electrical polarity and the electrode configuration), will be made available to the plant
roots, much like a large vacuum cleaner would act - pulling in nutrients from as far as the
extent of the electrodes allow.
This environment of enhanced mobility enables the nutrient uptake process to operate
with greater efficiency. Furthermore, this knowledge can possibly be taken advantage of to
Separation of Nutrients from Soil Particles
Where formerly plant roots needed to actively reach out to touch soil particles or into new pockets of
soil solution, in the case of electroculture, the nutrients become much more available because nutrients
can be removed and transported with greater ease through the soil.
Through the processes of electromigration, electrophoresis and electro-osmosis, nutrients from portions
of the soil mass that are not immediately adjacent to the plant roots can be separated from the soil
particles to which they are normally bound and actively transported throughout the rhizosphere 3 to
become available for intake.
For instance, when naturally occurring charged nutrients are exposed to an electric field, they can
be easily dissociated or knocked off of the soil particles on which they hold themselves. Once this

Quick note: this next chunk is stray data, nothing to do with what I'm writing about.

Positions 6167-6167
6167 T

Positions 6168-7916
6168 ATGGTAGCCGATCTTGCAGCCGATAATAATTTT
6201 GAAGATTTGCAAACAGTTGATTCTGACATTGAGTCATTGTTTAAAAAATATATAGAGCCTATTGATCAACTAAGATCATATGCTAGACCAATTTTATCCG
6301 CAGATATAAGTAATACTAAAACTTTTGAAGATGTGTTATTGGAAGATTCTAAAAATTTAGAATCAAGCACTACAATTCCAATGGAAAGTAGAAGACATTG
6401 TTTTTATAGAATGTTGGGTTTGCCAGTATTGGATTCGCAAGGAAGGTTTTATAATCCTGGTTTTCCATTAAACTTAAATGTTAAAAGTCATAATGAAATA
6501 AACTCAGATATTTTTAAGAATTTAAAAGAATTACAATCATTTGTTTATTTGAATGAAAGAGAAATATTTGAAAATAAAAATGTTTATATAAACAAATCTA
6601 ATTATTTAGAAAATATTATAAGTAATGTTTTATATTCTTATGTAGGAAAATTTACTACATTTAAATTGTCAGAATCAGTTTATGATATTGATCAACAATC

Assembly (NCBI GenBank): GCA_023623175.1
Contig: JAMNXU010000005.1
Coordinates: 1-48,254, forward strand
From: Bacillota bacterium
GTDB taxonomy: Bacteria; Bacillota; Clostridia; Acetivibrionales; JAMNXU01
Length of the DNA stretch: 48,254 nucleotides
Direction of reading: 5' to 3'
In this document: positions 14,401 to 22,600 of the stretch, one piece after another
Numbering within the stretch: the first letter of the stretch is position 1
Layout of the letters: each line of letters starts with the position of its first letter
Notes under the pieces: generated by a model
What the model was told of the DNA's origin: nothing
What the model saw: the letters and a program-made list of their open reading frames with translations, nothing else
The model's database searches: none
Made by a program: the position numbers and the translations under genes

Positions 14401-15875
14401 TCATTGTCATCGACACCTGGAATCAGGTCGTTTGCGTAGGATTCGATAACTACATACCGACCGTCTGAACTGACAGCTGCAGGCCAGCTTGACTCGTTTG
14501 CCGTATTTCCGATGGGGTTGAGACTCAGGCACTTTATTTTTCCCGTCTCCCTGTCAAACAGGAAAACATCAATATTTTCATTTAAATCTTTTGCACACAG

happens, they are carried through the soil in the direction of their oppositely charged field. E.g.
positively-charged nutrients like calcium (Ca 2+ ) will move in the direction of the negatively-charged
pole while negatively-charged substances will be moved toward the positive pole.
Enhances Nutrient Breakdown
Scientists of the past correctly posited that the application of electric fields onto soil
media causes an effect upon the chemical composition of soil. There was also a basic
understanding of the how electric fields cause the electrolysis of water. Similarly to the
concept of electrolysis, there were also speculations that the presence of electricity may
cause the breakup of more complex compounds into simpler ones which are more readily
Today, it is known within the field of geochemistry, especially in the area of
and the amount of energy that's innately present can cause electrochemical reactions
to occur. Since soils contain a very complex mix of free-floating elemental ions and
molecules, the number and types of reactions that are possible are mind-blowing. In
keeping with the goal of simplicity, a brief, high-level description follows.